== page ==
Sometimes when visiting for the holidays, adult children notice changes that concern them regarding their parents’ hygiene, eating habits, reasoning, thinking, or memory that seem to be causing challenges. They may ask, is my parent showing signs of dementia?
Often, these can be just ‘normal’ aging issues and not indicators that the parent is showing signs of dementia.
As we age there are normal changes that occur in our brain. The following are some age-related changes: they may be more absentminded, take longer to think of the “right” word, have difficulty multitasking, and shorter attention spans. As we age, it is normal for us to take longer to come up with the “right” word, or forget what we went into a room to get but then remember later, or misplace where we put things but we can retrace our steps. Normal “forgetfulness” or “absentmindedness” doesn’t affect our ability to take care of ourselves and interfere with our ability to perform activities of daily living.
If a parent is showing signs of dementia, it is more than just memory loss and it’s more pronounced. Dementia causes several changes in a person’s ability to communicate, reason, process information, schedule, plan and remember appointments and events. You may notice that your parent repeating things over and over, isn’t able to manage their finances, maintain their household, or notice an accumulation of clutter, stacks of unopened mail and magazines, or poor hygiene. A decrease in personal hygiene is one of the most common signs of dementia. They may not be bathing, washing their clothes or hair, or brushing their teeth. They may be forgetting to take their medication. These are indictors of a bigger problem.
They may also accuse you of not telling them things that you’ve told them, or they’re getting lost or confused driving to and from a familiar place, or they might bring up something from the past and refer to it as though it occurred recently. You may notice that they are making poor decisions or that the refrigerator is empty or full of expired food.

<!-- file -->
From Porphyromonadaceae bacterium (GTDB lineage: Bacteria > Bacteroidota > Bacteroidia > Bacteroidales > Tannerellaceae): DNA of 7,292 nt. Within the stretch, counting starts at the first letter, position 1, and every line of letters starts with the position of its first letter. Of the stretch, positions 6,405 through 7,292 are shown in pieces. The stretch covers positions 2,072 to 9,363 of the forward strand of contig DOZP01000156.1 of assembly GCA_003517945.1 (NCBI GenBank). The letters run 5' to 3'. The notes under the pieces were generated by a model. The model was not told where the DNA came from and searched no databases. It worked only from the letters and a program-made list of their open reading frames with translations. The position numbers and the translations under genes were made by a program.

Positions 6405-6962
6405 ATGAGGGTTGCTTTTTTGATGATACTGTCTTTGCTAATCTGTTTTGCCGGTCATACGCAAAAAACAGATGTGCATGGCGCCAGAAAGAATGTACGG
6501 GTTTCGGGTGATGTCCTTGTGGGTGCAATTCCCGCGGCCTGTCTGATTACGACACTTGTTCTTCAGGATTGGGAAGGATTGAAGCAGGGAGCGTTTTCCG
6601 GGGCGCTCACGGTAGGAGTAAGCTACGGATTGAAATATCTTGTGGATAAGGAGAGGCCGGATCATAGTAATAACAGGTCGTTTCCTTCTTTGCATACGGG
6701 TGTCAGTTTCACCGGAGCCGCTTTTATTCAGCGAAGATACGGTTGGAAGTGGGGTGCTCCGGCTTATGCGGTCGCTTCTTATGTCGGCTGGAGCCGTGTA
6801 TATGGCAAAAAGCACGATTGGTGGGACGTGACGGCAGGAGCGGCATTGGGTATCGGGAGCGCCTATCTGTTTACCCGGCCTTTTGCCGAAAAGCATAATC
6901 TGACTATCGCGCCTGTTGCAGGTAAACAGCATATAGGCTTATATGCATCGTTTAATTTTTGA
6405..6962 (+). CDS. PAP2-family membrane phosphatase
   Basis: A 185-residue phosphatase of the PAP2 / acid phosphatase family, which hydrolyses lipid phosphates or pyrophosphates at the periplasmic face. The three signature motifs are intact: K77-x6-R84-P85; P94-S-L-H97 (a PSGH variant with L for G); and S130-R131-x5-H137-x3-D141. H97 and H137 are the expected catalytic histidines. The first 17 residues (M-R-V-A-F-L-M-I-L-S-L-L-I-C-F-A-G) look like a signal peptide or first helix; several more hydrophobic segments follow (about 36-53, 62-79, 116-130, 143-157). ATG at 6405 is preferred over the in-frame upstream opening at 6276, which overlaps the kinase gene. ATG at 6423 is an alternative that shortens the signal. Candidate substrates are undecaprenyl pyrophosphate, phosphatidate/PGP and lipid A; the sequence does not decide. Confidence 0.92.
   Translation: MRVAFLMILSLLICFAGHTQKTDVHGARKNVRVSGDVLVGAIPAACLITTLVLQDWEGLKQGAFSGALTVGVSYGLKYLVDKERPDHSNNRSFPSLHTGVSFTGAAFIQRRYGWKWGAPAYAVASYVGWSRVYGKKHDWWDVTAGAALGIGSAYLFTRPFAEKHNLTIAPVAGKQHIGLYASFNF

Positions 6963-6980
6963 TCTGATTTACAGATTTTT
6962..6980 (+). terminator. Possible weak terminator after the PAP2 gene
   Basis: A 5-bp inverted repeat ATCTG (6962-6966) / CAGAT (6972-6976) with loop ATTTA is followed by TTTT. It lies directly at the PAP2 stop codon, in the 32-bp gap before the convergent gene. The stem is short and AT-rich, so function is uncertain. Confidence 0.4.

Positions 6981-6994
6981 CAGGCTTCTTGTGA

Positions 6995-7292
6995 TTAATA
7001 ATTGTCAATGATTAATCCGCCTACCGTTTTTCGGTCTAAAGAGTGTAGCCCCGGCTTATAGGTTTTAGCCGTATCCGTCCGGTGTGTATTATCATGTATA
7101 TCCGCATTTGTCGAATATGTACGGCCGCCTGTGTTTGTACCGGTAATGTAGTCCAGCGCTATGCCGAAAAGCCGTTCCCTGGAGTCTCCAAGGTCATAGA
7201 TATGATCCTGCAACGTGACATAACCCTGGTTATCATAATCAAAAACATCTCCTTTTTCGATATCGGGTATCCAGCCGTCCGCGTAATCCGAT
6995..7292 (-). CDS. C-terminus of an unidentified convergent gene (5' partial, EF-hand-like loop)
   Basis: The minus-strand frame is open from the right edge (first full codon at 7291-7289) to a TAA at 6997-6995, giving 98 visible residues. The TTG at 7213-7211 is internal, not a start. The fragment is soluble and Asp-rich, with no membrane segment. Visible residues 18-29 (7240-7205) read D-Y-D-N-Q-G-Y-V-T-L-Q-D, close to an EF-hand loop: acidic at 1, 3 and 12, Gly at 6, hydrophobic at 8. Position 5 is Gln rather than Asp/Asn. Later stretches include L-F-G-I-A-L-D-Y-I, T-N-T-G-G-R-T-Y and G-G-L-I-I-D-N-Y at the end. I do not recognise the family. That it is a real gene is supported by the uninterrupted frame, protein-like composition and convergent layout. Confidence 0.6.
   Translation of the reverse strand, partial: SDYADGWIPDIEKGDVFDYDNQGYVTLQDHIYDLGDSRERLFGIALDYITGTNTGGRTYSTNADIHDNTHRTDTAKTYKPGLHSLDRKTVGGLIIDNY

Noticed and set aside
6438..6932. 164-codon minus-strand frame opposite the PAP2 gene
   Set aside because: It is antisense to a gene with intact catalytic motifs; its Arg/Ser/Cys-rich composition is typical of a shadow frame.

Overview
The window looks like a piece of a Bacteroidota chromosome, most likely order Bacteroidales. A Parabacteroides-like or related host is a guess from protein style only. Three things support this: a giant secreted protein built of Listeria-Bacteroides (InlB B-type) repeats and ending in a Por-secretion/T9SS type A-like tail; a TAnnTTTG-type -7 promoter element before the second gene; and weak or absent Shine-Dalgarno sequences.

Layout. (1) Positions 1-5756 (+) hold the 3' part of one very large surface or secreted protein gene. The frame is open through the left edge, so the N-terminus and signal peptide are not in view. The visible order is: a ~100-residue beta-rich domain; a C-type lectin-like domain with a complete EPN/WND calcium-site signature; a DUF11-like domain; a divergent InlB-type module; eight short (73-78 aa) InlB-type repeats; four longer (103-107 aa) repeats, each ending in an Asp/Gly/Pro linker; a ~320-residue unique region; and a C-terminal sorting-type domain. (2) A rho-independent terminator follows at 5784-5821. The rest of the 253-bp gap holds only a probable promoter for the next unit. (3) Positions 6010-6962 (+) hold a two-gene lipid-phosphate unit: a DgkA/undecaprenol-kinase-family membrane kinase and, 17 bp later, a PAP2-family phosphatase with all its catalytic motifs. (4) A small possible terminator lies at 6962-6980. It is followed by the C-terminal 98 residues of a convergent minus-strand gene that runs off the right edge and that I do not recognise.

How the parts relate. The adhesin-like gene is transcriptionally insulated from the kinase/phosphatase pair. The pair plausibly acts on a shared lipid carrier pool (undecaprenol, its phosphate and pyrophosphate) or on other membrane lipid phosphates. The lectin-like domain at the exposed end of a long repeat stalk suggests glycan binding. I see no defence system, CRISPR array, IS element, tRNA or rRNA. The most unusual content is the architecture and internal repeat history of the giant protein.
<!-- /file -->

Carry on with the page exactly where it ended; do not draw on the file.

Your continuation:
You may notice that their reasoning is skewed – and not normal anymore. A parent showing signs of dementia may have irrational fears about safety or be afraid of potential harm. They may be staying at home all the time because they are afraid to go outside alone.
Dementia affects how we take care or ourselves, our lifestyle, the decisions and choices we make. It’s NOT just memory loss. It may not be obvious at first, but as dementia progresses it affects a person’s ability to take care of themselves independently.
If you notice these changes in a parent, the question becomes what to do about this? If you swoop in and start making changes, you’re likely to get a defensive and resentful reaction from your parent. A good approach is to be respectful and compassionate, ask open ended questions, try to form an alliance with your parent, offer ‘support,’ discuss your observations and concerns and together try to come up with possible solutions. If your parent feels they are a part of the solution process, it increases cooperation and doing what is in their best interest.
If they are resistant, contact their physician about your observations and concerns or talk with a trusted friend or relative.
If you need dementia caregiver support, please join my dementia support group or schedule your FREE 15-minute consultation.
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